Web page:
The Drive Against Cancer
February 2, 2010, 10:05 PM
Thirty-five years ago, John Sweeney fell in love. He admits, she wasn't perfect, but Sweeney knew she had a lot of potential. So he bought her for $1,800.
Obviously, we're not talking about his wife, Mickie. He married her two years later. We're talking about his 1962 Corvette convertible.
"It's really a classic design. I looked at a number of cars and I looked at this one and the price was right so I just got it," John said.
Mickie liked it too. In fact, they had their first date in it.
"Oh, I married him for the car. He's a really cute guy and handsome anyway, but when I saw that car, yeah, I want this guy," Mickie said.
The two always had dreams of restoring the Corvette, but just never seemed to have the money to get it done.
"The way my wife and I view it is my toys come last. You know there's the house and other cars, contact lenses and braces and things that have to happen. So it just kept sliding to the back," John said.
John would drive it, but it mostly sat in the garage collecting dust. Then just last summer, John's life took an unexpected turn down a rough road that steered him into the doctor's office.
"They called me up two days later and said, 'We are going to get you with an oncologist because you have cancer,'" John said.
Not just one form of cancer, but two: colon and rectal.
John's dream of restoring his 1962 Corvette once again had to take a back seat as he began his treatment for his cancer. Any thoughts of restoring his 'Vette appeared way down the road until someone had an idea.
Bernie Tyrell of Autabuy, a national muscle car magazine, got the wheels rolling on a massive volunteer effort. They were going to completely restore John's Corvette for free.
"I went to Siem's tires and said, 'Would you put a set of wheels on this?' and he said, 'Absolutely. You got a great project. It's local. It's a cancer victim. It's a project you don't run across very often,'" Tyrell said.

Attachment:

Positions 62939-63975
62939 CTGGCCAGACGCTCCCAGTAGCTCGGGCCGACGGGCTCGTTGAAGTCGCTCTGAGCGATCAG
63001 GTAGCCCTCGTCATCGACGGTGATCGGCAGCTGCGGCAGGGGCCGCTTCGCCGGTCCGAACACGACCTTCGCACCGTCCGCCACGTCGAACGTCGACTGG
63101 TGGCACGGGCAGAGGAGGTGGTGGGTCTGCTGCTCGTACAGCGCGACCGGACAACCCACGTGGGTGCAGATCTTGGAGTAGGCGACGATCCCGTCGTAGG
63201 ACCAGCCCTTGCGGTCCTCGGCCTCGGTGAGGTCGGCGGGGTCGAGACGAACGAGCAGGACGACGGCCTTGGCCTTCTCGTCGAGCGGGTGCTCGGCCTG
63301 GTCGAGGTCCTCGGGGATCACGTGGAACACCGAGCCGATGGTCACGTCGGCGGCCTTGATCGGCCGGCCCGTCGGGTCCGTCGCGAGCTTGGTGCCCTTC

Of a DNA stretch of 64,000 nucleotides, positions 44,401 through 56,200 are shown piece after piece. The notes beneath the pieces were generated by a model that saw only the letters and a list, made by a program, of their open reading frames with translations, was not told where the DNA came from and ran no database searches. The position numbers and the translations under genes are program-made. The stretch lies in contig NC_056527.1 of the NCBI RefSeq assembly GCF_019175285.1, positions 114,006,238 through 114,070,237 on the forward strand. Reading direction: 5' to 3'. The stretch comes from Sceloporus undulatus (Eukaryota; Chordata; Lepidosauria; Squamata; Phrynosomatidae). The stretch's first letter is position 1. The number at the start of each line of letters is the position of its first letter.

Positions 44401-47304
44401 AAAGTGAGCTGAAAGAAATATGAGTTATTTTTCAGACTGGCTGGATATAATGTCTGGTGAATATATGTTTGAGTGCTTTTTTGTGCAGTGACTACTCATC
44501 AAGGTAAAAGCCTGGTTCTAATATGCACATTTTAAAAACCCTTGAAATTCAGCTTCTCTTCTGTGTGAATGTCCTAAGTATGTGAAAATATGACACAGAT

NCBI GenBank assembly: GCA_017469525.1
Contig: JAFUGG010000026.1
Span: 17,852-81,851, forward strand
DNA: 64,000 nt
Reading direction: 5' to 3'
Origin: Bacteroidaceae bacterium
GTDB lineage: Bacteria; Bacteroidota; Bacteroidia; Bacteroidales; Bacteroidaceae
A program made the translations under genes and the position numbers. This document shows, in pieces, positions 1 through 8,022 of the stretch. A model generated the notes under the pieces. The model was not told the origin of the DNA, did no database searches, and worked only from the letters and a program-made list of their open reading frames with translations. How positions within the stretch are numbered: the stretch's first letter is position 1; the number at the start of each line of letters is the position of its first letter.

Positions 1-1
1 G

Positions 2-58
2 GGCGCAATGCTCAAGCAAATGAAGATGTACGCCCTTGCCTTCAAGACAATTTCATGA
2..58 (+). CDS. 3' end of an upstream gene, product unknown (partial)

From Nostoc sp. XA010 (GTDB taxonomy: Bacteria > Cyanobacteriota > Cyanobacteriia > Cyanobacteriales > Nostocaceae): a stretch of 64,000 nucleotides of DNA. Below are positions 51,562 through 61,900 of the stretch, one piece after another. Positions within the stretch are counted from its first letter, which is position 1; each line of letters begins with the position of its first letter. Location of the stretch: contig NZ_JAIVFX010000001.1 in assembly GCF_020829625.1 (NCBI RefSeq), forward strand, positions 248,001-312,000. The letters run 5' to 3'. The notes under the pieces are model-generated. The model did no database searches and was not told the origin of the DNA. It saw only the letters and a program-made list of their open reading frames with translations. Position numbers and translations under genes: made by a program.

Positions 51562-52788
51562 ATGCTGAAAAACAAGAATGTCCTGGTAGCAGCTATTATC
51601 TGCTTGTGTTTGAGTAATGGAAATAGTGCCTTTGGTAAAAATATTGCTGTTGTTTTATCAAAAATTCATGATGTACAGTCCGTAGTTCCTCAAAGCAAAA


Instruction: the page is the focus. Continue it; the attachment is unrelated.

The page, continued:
They began ripping it apart, removing the engine and sanding down the fiberglass body to be painted.
"It looked like an old '62 Corvette that didn't have much for TLC, just old paint rickety and faded," Cody Oines of Abra said.
"It's basically the sun that did most of the damage to the paint. The paint was cracked so it had to be completely stripped, so you throw that in there and that's where most of the hours were spent stripping. And with fiberglass, it's not fun working with it because you're itchy scratching, not fun," Scott White of Abra said.
The primer paint goes on first.
"That first coat sealed the primer. There's a lot of primer on there to make that car beautiful shiny straight through smooth, that kind of a thing," Tyrell said.
Then comes the red paint.
These painters had never met John before, but were stilling willing to take on the job. A job that would have to be done on their own time.
"No hesitation, just something nice to do in the community. Feel sorry for the guy and hopefully he enjoys this car," Oines said.
"A lot a lot of nine to midnights during the weekdays. Last week, we were here between the two of us, Monday through Friday 9 p.m. to 12 a.m. almost every night. Many, many other nights before that," White said.
"I don't know what I did to deserve this. It was always just at the bottom of the pile for spending money. I spent enough to keep it running and safe, but nothing to make it pretty. It makes me feel really great because I figured it would be up to my kids to restore the car," John said.
Mickie has a tough time expressing her gratitude to all those who are helping make John's dream come true.
"It was just a blessing to John and I think just because he's a good guy and he's been good to people all his life and what you do out there in the world comes back to you so," Mickie said. "It's a Master Card commercial, you know. It's priceless. It's priceless."
They estimate when the car is finished it'll be worth $70,000. Executive Touch is going to be redoing the interior next.
As for John's health? He's still undergoing chemotherapy treatments.
This article has been revised to reflect the following correction:
An earlier version of this story named the wrong business that donated tires to the project. Siem's Tire and Service in Sioux Falls provided the tires for the Corvette.
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